A proposal to crack down on African street gangs by deporting offenders as young as 16 would effectively condemn them to “death sentences”, Sudanese community leaders have warned.
With Melbourne facing a recent outbreak of youth crime, Federal Home Affairs Minister Peter Dutton has said he is considering strengthening laws to automatically cancel the visas of criminals and boot out youth migrants who commit violent offences causing serious injury.
The changes were proposed by a parliamentary committee headed by Victorian Liberal MP Jason Wood, and have been backed by state Opposition Leader Matthew Guy, whose election campaign against the Andrews Labor Government centres predominantly on law and order.
But African leaders have warned that such a crackdown is out of touch and dangerous, pointing out that many youth offenders were in fact born here, while those who are not Australian citizens would be returning to war-torn death zones if they were to be deported.
“You essentially are cancelling young people’s visas to send them into misery when, in my view, these young people have significant potential to be rehabilitated,” South Sudanese Community Association spokesman Kot Monoah told the committee. “You are also sending them to death zones and condemning them to death sentences.”
Community leader Richard Deng agreed with Mr Monoah’s sentiments on Saturday, calling on the Turnbull government to stop playing politics and to instead work with the Victorian government and police to find solutions.
Last year, for instance, Mr Deng helped set up a team of fluoro-clad volunteers who patrol the western suburbs trying to prevent crime by engaging troubled South Sudanese youth.
The team has expanded significantly, with 30 volunteers now patrolling the Wyndham area, 18 patrolling the streets of Melton, and plans to recruit more volunteers across Melbourne’s eastern suburbs, Maribyrnong and Dandenong.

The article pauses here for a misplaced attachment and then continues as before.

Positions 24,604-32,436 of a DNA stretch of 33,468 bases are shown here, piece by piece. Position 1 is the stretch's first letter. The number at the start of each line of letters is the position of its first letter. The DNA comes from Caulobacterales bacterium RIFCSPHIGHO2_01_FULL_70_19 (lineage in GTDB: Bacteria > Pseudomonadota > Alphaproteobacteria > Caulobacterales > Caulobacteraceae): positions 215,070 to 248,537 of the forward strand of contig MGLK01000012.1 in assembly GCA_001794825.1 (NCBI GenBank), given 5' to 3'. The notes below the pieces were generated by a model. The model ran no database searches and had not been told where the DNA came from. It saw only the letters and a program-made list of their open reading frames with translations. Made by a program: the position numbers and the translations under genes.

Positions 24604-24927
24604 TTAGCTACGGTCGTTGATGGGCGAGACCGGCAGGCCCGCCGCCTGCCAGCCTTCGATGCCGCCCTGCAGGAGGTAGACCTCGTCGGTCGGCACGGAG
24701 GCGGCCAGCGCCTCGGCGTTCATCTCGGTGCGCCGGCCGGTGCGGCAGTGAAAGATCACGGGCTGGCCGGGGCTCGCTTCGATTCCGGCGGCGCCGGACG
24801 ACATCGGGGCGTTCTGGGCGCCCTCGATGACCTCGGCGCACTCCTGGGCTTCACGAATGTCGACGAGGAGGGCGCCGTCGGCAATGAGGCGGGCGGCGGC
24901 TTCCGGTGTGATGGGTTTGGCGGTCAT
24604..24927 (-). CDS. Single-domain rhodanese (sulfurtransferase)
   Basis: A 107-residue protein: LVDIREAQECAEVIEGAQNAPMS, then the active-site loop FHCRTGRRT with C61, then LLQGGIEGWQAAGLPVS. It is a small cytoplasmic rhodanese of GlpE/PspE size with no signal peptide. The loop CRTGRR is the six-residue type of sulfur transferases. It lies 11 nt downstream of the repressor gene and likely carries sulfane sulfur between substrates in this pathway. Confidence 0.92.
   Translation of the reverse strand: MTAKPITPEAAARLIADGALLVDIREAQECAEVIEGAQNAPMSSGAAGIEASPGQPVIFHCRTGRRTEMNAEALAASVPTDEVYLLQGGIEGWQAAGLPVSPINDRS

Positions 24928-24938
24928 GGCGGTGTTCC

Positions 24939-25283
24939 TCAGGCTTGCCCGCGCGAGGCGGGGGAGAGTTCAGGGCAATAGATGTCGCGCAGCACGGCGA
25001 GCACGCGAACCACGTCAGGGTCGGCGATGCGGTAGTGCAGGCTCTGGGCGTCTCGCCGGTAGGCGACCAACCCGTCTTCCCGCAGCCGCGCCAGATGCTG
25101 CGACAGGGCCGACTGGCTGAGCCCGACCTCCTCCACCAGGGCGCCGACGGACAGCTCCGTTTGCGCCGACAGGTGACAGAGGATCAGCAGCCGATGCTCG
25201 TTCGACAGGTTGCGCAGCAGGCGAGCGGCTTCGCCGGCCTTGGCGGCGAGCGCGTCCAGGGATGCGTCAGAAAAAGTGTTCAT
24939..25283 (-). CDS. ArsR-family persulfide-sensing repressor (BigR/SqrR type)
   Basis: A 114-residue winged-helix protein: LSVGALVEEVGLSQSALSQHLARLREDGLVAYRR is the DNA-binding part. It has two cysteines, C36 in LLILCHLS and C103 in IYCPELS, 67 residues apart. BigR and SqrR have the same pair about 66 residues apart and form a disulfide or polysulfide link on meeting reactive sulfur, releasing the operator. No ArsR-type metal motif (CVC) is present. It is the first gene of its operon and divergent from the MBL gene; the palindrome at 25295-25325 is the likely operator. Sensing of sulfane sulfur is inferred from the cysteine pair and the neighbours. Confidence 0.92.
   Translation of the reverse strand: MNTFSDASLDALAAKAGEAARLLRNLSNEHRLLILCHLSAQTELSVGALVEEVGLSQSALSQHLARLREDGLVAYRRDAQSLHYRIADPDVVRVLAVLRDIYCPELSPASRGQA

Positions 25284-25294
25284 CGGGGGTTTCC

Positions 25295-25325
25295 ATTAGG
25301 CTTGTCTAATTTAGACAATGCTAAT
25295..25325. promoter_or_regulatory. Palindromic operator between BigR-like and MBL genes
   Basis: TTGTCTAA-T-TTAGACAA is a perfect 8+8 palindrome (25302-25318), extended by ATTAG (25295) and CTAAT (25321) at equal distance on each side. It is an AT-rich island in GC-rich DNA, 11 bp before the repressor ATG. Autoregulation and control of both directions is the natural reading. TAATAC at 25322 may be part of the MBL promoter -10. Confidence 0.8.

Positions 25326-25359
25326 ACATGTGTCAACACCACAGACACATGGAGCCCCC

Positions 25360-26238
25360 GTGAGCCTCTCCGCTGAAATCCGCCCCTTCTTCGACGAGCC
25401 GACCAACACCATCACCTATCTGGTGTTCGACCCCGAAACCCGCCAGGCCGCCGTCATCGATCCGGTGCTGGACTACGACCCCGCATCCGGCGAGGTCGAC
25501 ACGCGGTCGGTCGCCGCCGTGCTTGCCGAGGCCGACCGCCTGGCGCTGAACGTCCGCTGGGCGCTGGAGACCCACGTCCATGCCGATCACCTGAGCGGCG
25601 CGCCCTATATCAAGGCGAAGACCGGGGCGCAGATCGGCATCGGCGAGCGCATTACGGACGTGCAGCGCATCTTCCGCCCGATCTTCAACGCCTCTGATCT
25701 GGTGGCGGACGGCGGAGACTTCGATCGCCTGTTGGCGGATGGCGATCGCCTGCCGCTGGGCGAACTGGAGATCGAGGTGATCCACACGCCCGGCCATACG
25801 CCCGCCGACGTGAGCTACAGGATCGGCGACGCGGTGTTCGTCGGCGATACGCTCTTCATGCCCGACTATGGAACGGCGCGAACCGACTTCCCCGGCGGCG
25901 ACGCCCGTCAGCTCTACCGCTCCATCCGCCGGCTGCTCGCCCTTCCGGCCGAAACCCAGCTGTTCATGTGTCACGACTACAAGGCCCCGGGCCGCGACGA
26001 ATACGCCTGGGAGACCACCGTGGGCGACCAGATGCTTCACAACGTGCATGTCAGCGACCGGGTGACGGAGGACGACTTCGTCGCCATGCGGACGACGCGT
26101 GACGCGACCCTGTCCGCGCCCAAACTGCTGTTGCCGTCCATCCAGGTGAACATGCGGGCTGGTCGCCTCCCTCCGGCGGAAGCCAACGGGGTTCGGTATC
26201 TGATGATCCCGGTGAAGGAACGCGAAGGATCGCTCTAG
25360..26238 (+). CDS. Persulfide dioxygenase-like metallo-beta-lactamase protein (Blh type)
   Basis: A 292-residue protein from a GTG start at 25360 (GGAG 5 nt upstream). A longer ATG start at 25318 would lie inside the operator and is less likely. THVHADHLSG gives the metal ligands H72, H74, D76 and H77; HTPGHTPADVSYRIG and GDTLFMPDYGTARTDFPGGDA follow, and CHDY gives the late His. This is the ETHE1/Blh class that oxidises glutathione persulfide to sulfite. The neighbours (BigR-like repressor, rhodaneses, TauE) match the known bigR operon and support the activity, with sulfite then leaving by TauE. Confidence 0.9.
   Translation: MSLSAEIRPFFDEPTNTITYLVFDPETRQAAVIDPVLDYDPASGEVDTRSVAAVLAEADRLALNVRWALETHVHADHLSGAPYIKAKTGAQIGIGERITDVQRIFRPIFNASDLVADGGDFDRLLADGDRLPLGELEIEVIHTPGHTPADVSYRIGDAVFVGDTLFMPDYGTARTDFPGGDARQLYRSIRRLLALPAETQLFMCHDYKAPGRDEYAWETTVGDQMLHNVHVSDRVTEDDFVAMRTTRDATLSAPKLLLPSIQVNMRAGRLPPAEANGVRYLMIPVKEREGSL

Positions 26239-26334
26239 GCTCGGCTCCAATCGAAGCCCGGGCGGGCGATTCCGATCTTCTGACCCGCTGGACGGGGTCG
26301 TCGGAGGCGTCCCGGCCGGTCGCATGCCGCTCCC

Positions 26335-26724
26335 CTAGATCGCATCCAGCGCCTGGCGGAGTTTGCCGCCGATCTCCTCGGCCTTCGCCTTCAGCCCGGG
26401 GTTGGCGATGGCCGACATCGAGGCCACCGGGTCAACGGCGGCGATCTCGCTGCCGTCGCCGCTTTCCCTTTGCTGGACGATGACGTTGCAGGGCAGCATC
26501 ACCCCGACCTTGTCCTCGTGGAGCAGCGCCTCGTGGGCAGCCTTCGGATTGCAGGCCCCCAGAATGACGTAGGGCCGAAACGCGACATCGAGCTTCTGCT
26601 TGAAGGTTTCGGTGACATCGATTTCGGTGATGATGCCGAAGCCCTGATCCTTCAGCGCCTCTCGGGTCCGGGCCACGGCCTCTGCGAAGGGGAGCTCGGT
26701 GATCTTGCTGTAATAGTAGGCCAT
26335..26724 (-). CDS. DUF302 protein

“We acknowledge there is a youth crisis but we all need to work together,” Mr Deng said. “Simply deporting people is out of touch. Keep in mind a lot of these people were born here. Many of these kids are Australian.”
While law and order has been a longstanding problem for the Andrews Government, the majority of perpetrators are Australian adults, and the overall rate of youth crime has been gradually declining over the past decade.
However, the focus on the African community has intensified in recent weeks following a spate of high-profile offences, including an ugly brawl in St Kilda, the trashing of an Airbnb property in Werribee, and a crime spree in Hillside on Thursday night in which a 59-year-old woman was terrorised by a group of men who stormed the house she was looking after.
In what police described as an “abhorrent” incident by thugs, some of the men held the woman hostage in a front room and hit her in the face, while the others ransacked the property.
With a state election looming in November, the Coalition has seized on cases like this to portray Premier Daniel Andrews as a soft touch, and to attack Victoria’s sentencing and bail system. Labor ministers, meanwhile, have accused the Federal Government of contributing to the problem by cutting funding to migrant settlement services and not doing enough to tackle disadvantage and other underlying causes of crime.
Mr Dutton stoked political tensions on Wednesday by claiming – without evidence – that people in Victoria were too scared to dine at restaurants at night “because they are followed home by these gangs”.
On Saturday, however, Victorian Liberal leader Matthew Guy stopped short of endorsing the federal minister’s comments, saying: “I know people very well in the western suburbs who are legitimately concerned about their own communities. Whether they’re concerned about going out or not, I’ll (leave judgement) to people who are facing that threat direct.
“But there is a crime problem in Victoria that is unique, that is considerable, and that the state government’s doing nothing about,” Mr Guy added. “It’s not about African gangs, it’s about gangs full stop.”